Last year, the FA got a new Chairman in the shape of Greg Dyke, a former Director-General of the BBC. Dyke wasted no time in announcing that his aim as Chairman would be to improve the fortunes of the England team, with the aim of winning the 2022 World Cup.
Dyke described English football as “a tanker that needs turning”, and announced he was forming a commission consisting of Premier League and Football League Chairmen, members of the League Managers Association and the players union, the PFA, to look at ways of increasing the talent pool available to the England manager, and to investigate why the current talent pool is so low.
A few weeks ago, the commission announced its findings, and came up with some recommendations.
Greg Dyke has made no secret of the fact he believes that there are too many foreign players currently playing in English football. What’s more, he believes that the presence of foreign players is holding back the English ones, and as a result, hurting the national team. One of the commission’s recommendations is that the number of home-grown (players, not necessarily English/British, who spent three years at a club in England or Wales between the ages of 16-21) in each Premier League squad be raised from the current eight.
I couldn’t care less about the England team, but for what it’s worth, I think that having more foreign players in the Premier League helps the England team far more than it hurts it, because it means that the bar has been raised for an English player to make it.
However, the craziest idea was yet to come.
The big headline making announcement from the commission was to announce plans for Premier League teams to field reserve teams in the lower divisions of English football, in a similar way that teams in Spain, Germany and other European nations field B teams in their lower divisions.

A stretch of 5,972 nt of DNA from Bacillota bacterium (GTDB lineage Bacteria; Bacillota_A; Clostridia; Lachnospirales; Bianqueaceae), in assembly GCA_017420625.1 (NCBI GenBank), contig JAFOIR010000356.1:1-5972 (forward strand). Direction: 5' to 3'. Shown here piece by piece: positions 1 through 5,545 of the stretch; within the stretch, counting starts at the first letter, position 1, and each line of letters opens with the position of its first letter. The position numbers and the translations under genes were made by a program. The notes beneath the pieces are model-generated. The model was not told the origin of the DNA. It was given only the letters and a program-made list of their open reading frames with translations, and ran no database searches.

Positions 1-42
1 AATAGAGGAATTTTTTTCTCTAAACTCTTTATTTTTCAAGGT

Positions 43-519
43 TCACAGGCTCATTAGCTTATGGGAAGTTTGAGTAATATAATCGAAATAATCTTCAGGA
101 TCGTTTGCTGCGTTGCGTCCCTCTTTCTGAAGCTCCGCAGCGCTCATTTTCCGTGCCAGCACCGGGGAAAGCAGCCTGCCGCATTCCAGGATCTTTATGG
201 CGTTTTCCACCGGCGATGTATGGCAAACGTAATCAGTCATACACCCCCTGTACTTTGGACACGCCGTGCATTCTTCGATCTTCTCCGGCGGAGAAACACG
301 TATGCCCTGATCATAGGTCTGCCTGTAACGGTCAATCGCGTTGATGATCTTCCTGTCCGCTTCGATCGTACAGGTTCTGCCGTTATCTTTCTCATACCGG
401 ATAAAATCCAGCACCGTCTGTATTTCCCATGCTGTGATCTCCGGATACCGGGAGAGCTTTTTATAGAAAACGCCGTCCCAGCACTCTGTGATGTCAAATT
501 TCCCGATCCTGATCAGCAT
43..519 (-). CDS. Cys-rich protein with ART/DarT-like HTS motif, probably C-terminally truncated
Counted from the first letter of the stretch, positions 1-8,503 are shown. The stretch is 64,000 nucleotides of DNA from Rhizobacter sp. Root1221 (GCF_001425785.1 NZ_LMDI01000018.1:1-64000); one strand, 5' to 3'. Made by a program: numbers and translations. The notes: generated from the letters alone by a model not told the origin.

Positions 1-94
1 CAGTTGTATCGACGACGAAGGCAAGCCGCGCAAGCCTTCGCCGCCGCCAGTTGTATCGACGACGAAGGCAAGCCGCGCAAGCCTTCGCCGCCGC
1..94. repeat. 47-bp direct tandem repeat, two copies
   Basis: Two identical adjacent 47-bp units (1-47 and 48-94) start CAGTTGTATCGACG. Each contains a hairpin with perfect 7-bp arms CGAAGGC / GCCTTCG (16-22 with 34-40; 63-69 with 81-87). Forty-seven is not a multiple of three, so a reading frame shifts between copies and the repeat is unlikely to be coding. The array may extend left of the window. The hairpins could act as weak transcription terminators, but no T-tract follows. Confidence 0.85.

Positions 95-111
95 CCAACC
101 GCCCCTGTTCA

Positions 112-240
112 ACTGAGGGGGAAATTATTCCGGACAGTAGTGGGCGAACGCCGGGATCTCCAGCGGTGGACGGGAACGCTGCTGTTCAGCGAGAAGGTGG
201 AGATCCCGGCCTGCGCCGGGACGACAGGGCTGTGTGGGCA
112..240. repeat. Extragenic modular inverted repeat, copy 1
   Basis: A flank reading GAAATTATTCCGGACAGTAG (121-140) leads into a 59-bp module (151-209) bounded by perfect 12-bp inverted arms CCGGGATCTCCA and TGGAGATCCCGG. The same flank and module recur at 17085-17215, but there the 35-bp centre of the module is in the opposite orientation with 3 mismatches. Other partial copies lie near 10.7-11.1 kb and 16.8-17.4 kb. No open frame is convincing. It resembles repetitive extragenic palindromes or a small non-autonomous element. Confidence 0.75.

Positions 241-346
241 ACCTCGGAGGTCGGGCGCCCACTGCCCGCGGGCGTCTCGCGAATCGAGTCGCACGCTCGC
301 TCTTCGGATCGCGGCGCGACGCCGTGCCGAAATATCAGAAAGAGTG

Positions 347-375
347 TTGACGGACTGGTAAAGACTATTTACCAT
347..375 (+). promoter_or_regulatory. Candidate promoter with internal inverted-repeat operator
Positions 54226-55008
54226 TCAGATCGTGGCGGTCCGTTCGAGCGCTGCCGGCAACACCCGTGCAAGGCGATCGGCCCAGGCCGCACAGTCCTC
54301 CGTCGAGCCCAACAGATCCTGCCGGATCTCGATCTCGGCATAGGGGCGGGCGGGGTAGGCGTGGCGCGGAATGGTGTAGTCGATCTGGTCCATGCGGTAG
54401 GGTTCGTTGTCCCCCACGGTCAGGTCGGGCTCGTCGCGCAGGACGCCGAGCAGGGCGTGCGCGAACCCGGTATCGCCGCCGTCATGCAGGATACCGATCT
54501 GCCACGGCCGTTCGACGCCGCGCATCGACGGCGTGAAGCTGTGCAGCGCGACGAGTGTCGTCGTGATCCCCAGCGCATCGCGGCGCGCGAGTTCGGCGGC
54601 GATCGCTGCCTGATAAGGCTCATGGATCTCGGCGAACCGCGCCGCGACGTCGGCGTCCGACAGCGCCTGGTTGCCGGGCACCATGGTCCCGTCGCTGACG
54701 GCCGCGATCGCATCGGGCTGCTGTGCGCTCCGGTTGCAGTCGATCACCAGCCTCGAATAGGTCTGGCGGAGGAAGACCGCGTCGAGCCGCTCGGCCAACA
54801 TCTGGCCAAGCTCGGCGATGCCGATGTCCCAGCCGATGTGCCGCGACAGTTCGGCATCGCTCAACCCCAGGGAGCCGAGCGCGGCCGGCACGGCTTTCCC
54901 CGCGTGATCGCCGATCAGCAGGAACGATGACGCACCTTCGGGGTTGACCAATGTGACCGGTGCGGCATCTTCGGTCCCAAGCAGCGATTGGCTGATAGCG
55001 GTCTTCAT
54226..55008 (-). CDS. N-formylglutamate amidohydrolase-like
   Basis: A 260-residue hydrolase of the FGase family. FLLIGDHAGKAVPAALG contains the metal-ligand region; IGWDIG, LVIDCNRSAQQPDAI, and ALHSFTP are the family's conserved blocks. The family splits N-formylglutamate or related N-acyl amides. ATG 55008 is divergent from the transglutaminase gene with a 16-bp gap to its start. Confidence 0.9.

The plan is to create ‘League Three’, which will become the 5th tier of English football, lying between League Two and the Football Conference. League Three would initially consist of ten Premier League reserve teams, and ten teams from the Conference. The plan also allows for the possibility of creating a League Four at a future date. The ‘B’ teams would not play in the FA Cup and could not be promoted any higher than League One.
The idea behind this is that at the moment too many players in the 18-21 year age gap get stuck by not quite being ready to play first-team football for a Premier League side, but needing to play competitive football in order to develop, which is where the ‘B league’ comes in.
This is one of those ideas which seems bad when you first hear it, then gets worse the more you think about it.
First and foremost, there is no clear evidence that B teams have a positive effect on player development; mostly because the level they play at is of too low a standard to be beneficial. Many German clubs have fielded B teams (more specifically, under-23 teams) for no other reason than they had to in order to get a licence to play. From next season, that’s no longer the case, and many teams have announced they’ll be withdrawing their B teams, as they get little to no benefit from having them, with the parent clubs sending their better prospects on loan to other Bundesliga or Bundesliga 2 clubs to get experience.